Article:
WikiLeaks releases documents on Macbook and iPhone CIA hacking tools

CIA targeting tools for MacBook and iPhones revealed in latest WikiLeaks report
When Edward Snowden made his claims that the NSA was tapping into personal data and had access to many people’s computers, a lot of folks took it as “random” news, or “just another headline”. Earlier this month, whistle-blowing website WikiLeaks published thousands of documents that reveal various ways in which the CIA is able to break into your smartphone, computer or Samsung Smart TV. It has now published a second batch of documents, called Dark Matter, showing that the CIA is in possession of malware able to easily get into iPhones or MacBooks, too.

Sonic Screwdriver is the name of one of CIA’s tools that affects Mac computers through a Thunderbolt-to-Ethernet adaptor, which adaptor is capable of affecting more than one computer, if used on multiple devices. You don’t really need to do anything specific, as the algorithm would automatically infiltrate the device when the dongle is plugged in. The software gets to the very core of the system, making it incredibly hard to detect and remove. In this sense, the Sonic Screwdriver has been compared to a known bug, called Thunderstrike 2, which was discovered to plague Macs two years ago. Even though they seem to have borrowed the name from Doctor Who’s sci-fi tool to call their malware by, the CIA definitely found cool application for it, hands down.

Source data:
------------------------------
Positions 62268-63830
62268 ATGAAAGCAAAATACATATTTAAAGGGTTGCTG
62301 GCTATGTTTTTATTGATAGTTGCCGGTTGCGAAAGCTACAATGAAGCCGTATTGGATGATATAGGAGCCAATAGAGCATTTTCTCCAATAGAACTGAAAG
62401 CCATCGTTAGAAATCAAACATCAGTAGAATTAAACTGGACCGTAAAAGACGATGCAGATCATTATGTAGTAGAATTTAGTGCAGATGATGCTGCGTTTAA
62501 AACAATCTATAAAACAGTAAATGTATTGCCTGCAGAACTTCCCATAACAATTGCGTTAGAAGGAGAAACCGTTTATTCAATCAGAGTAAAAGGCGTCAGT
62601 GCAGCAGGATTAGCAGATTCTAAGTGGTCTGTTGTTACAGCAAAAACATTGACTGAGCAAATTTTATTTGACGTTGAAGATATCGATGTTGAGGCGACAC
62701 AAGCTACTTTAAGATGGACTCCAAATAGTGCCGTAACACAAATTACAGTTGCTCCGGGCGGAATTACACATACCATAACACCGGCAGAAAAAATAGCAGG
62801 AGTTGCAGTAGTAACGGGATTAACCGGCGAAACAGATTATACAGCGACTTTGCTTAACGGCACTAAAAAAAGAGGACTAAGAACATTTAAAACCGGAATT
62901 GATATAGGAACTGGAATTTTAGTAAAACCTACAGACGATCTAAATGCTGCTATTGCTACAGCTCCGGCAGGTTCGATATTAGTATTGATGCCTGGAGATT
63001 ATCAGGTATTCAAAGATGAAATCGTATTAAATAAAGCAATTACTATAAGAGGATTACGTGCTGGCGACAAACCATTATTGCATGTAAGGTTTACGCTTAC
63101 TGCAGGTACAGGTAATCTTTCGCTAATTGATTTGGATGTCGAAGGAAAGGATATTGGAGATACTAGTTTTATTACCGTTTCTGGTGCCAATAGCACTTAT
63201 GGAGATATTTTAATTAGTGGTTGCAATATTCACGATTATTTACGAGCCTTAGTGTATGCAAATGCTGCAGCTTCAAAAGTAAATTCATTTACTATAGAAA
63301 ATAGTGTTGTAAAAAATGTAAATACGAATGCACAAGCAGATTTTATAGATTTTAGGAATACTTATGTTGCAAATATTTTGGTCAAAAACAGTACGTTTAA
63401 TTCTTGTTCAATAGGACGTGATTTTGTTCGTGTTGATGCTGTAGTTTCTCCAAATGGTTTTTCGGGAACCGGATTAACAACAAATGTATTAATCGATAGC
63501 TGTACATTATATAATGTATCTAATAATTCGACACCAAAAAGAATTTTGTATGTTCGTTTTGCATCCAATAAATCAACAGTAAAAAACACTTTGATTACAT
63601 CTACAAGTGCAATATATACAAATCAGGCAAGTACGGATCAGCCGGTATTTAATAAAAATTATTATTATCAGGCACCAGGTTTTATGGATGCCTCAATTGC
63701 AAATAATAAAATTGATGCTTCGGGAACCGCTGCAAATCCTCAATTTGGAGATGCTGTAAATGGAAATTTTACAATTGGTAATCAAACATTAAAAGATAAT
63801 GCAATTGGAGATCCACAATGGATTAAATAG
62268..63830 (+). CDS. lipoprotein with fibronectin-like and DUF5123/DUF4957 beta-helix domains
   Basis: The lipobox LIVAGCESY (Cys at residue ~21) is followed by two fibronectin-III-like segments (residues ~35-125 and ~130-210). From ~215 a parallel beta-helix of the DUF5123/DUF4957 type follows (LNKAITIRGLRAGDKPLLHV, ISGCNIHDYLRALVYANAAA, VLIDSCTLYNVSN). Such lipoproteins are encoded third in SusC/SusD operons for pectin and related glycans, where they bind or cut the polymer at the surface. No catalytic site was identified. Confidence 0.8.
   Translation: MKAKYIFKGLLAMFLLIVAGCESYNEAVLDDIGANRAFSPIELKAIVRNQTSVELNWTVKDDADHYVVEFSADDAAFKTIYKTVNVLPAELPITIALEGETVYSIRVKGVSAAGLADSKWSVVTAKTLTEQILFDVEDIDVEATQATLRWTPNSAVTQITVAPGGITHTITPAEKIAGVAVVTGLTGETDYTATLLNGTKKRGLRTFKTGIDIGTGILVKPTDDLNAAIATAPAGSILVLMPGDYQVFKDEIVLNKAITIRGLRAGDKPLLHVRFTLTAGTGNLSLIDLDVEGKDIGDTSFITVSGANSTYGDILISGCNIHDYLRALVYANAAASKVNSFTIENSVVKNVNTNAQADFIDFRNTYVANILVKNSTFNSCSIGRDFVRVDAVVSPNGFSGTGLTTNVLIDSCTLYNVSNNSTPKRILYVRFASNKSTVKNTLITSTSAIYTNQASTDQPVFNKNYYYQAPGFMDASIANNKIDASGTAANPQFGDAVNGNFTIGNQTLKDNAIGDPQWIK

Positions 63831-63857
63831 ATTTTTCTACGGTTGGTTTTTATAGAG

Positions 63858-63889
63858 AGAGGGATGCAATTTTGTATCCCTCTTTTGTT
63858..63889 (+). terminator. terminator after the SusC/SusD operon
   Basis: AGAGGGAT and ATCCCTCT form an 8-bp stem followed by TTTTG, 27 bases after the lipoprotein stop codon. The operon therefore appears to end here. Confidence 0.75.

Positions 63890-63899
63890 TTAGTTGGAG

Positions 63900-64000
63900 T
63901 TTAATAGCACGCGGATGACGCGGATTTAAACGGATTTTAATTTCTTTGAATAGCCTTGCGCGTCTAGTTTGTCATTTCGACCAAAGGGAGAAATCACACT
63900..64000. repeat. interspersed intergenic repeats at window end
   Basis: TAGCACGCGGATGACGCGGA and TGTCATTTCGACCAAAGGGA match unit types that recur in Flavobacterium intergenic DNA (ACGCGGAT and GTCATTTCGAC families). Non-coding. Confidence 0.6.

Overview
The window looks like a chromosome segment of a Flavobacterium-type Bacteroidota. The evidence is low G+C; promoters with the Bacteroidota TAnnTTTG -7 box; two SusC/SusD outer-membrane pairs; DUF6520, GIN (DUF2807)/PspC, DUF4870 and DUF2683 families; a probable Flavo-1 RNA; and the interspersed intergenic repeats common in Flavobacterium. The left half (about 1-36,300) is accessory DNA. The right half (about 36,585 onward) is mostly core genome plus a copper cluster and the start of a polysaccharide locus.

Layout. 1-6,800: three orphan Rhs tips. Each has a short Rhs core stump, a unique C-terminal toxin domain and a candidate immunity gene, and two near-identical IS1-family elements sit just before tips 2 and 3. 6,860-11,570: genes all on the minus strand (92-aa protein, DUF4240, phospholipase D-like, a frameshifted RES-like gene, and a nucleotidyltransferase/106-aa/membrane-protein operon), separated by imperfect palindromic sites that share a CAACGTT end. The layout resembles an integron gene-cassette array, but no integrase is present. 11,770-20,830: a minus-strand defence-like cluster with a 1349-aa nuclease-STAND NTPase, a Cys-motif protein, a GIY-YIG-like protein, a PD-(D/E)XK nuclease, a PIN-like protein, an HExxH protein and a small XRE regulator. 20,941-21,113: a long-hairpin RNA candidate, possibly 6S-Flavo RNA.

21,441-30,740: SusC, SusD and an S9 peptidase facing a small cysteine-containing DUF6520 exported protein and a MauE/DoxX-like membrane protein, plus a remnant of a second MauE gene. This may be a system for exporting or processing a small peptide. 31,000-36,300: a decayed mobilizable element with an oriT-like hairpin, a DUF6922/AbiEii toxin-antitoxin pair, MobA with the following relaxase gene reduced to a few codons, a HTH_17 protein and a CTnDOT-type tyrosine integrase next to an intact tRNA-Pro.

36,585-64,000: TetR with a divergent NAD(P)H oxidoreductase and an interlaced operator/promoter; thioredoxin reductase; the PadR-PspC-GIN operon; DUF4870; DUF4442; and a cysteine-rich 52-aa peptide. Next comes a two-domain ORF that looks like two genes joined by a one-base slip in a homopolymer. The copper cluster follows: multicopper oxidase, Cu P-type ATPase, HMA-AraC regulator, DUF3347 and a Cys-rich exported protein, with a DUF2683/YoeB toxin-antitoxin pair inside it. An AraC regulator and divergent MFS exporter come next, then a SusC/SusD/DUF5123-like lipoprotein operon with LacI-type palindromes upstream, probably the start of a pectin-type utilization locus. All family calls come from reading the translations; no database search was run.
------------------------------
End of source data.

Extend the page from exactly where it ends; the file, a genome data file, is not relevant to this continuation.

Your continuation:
Triton and Der Starke are two other malware tools that CIA uses to remotely gain access to data on computers. They can tap into computers from pretty much anywhere on the globe, giving CIA virtually free entry to any stored files or folders. Once installed, these are kind of impossible to remove and are said to remain in the computer, even after macOS reinstallation.

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Dark Matter also reveals the NightSkies tool, which, allegedly, affected iPhone 3G and its iOS 2.1. The malware gave the government agency access to quite a lot of information on the smartphone, and also allowed to distantly execute commands on it.

These tools are quite old, though, and no longer in operation. However, we simply can't help but wonder whether the CIA has updated versions of its tools to work with contemporary iOS and Android code. *Big Brother theme song plays*

source: WikiLeaks via TechTimes

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